The deadlocked Wayne County canvassing vote has the potential to delay the certification of statewide election results and extend the time for a potential recount.
A county board that fails to canvass within 14 days after the election must give all of its documentation to the Secretary of State’s office and Board of State Canvassers, which then has 10 days to complete the work, canvass and certify the results, according to the board’s canvassing manual.
Wayne County must pay for the state canvassing work, according to board guidance.
When Kinloch protested that additional county tax money is being spent on the ongoing canvass, Palmer said she would be open to certifying much of Wayne County with the exception of Detroit.
Gov. Gretchen Whitmer said the decision placed “partisan politics” above their duty to certify the election.
“The Republican members of the Wayne County Board of Canvassers put politics above their duty to our residents,” Tlaib tweeted Tuesday. “Suggesting that all of Wayne County can be certified, EXCEPT for Detroit, is horrifying racist and a subversion of our democracy.”
Biden won Detroit 93.5%-5% over Trump, who still received almost 6,000 more votes this year in Michigan’s largest city than in 2016. Biden won the county 68%-31% over Trump with more than 863,000 votes cast.
Republican U.S. Senate candidate John James, who lost to incumbent Democratic Sen. Gary Peters by 1.5 percentage points or 83,100 votes, lauded the actions of the board of canvassers for confronting “inconvenient truths” about alleged irregularities during the vote counting process.
“We will continue to investigate all issues pertaining to the election and work to ensure that the bedrock of our democracy — free and fair elections — are protected,” said James, who has refused to concede to Peters. “We must restore public trust in elections by undertaking a careful and thorough review of the process.”
The meeting room was capped at about 35 people — including staff and members of the public — and the Zoom call was unable to accommodate all participants, even after capacity was expanded from 100 to more than 300 individuals.
A half dozen people holding signs protested outside the meeting at the Ralph Vigliotti Building demanding that the vote be certified.
Wayne County Board of Canvassers Chair Monica Palmer, left, talks with Vice Chair Jonathan Kinloch before the board’s November 17, 2020 meeting in Detroit.
The county’s election results will move the Board of State Canvassers, which is scheduled to meet Wednesday afternoon to get an update on the canvassing process and is expected to consider the question of certification of Michigan’s results on Monday.
The Wayne County Board of Canvassers started its examination of vote tallies in Wayne County on Nov. 5.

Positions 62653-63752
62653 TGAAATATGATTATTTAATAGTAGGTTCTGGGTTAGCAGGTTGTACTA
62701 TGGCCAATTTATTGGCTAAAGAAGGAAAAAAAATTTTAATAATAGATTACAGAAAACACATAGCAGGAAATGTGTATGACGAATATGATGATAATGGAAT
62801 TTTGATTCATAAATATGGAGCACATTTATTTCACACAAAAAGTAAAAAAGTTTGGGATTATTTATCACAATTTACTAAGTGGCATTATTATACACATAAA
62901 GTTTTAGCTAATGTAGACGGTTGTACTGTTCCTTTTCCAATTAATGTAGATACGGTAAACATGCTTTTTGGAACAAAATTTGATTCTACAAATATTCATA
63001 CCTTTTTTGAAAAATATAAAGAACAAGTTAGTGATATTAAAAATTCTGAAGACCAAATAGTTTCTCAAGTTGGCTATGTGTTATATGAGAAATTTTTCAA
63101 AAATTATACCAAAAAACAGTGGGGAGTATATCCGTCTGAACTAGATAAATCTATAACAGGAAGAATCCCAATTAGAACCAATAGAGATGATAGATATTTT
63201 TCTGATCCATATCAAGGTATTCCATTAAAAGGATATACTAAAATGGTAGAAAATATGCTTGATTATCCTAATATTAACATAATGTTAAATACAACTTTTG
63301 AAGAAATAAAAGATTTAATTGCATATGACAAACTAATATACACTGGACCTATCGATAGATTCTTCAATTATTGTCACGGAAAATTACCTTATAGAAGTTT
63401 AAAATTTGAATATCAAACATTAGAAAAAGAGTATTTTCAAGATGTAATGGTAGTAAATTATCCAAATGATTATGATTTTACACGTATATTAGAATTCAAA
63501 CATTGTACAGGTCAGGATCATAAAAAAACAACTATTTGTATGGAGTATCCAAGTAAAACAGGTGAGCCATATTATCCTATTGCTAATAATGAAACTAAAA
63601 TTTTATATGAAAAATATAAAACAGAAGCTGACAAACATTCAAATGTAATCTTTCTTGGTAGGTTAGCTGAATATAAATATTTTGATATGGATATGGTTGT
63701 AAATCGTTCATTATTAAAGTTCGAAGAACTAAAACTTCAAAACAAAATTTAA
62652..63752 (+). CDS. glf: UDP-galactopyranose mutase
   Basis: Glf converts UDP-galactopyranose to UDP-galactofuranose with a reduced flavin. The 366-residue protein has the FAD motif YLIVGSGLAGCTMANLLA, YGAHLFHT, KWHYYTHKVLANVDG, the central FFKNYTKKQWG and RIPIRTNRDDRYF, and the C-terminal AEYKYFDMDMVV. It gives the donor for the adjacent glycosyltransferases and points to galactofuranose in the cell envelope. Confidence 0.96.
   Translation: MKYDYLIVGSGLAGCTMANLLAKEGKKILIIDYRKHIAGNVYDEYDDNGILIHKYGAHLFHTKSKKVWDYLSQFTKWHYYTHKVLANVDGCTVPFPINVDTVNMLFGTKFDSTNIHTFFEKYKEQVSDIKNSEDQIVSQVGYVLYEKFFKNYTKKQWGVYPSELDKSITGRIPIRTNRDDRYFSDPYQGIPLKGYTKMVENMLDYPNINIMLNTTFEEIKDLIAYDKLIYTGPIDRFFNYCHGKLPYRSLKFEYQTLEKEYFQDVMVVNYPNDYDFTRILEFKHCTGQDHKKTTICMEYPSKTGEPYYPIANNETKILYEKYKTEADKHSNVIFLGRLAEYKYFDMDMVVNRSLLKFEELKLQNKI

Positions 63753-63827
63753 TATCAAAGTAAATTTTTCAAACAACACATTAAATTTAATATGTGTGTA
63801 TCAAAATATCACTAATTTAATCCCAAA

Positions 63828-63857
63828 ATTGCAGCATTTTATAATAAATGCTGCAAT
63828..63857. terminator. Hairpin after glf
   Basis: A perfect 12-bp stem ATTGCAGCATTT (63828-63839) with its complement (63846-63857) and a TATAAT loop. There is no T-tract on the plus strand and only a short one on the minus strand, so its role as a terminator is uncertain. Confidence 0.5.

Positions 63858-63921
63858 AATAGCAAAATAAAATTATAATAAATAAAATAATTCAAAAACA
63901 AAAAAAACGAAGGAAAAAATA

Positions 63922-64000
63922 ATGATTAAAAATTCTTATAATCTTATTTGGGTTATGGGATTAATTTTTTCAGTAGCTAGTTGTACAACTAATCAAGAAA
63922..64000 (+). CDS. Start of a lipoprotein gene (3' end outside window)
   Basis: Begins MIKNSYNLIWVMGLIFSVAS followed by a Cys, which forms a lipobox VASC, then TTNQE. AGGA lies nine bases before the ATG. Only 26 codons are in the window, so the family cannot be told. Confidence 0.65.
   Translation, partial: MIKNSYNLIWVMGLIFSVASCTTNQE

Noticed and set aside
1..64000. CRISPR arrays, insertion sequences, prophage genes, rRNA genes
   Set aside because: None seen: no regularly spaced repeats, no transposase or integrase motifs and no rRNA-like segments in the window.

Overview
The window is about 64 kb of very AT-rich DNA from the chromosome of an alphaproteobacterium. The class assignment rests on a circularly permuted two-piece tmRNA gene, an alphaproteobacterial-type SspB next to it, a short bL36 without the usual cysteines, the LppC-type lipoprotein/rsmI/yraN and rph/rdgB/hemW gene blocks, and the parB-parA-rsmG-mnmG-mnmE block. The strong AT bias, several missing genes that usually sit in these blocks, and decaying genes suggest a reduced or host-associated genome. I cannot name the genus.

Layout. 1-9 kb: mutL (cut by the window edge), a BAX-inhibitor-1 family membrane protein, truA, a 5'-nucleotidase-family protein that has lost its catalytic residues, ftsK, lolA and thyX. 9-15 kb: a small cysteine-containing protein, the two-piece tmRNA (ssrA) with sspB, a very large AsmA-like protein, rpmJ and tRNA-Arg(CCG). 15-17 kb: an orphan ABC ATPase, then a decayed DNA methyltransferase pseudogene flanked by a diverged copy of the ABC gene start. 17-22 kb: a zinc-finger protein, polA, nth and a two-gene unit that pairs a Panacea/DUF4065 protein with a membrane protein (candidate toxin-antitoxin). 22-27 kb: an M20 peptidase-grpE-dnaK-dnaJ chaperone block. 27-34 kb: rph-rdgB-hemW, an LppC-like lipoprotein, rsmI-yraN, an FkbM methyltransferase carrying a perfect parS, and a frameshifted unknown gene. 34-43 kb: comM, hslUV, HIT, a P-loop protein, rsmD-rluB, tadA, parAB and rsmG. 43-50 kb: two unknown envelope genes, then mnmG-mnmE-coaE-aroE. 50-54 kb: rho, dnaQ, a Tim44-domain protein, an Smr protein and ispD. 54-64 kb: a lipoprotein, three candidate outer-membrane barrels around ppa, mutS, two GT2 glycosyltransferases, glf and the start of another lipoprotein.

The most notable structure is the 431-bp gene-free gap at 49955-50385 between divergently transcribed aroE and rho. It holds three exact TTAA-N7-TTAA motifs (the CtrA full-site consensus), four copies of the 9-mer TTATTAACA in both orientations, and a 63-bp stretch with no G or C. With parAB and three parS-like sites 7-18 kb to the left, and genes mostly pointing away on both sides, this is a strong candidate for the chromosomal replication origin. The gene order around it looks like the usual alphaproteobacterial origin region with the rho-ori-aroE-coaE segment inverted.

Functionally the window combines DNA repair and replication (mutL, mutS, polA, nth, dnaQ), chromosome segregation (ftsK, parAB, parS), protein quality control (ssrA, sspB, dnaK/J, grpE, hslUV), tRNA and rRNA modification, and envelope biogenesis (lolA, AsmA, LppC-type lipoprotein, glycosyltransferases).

The board is tasked with overseeing Wayne County staff as they review and authenticate documents produced during the tabulation of results on Nov. 3 and Nov. 4. The board then certifies the results by signing off on the canvassing process and announcing the final vote totals in Wayne County.
The U.S. Constitution requests the states to certify their results by Dec. 8, which is known as the “safe harbor” day. Any state that doesn’t do so potentially invites Congress to get involved in resolving a dispute about which candidate won the state and its 16 electoral votes.
The Electoral College is scheduled to meet and vote on Dec. 14.
The Wayne County board’s two Republican lawmakers were present during the absentee ballot counting process at TCF Center in Detroit. Palmer said part of the reason she observed the process was because of some of the problems identified during the canvassing of the August primary.
President Trump tweeted a second tweet that read “Well, it’s really quite simple. You just can’t have more votes than people!”
The Michigan Republican Chair Laura Cox praises blocking of certifying Wayne County election results: “The people of Michigan deserve to know what happened in Wayne County… This action will allow more time for us to get to the bottom of these deeply troubling irregularities, added Chair Cox.
Well, it’s really quite simple. You just can’t have more votes than people! https://t.co/kVtop3WsLp— Donald J. Trump (@realDonaldTrump) November 18, 2020
Those votes couldn’t be recounted when Green Party presidential candidate Jill Stein demanded a statewide recount following Donald Trump’s initial 13,000-vote victory over Democrat Hillary Clinton in Michigan. A recount was started but stopped and nullified by the courts when Stein was ruled ineligible for a recount request because she had no chance at victory.
The results eventually were certified as a 10,704-vote victory for Trump.
Source: The Detroit News and White House Press Office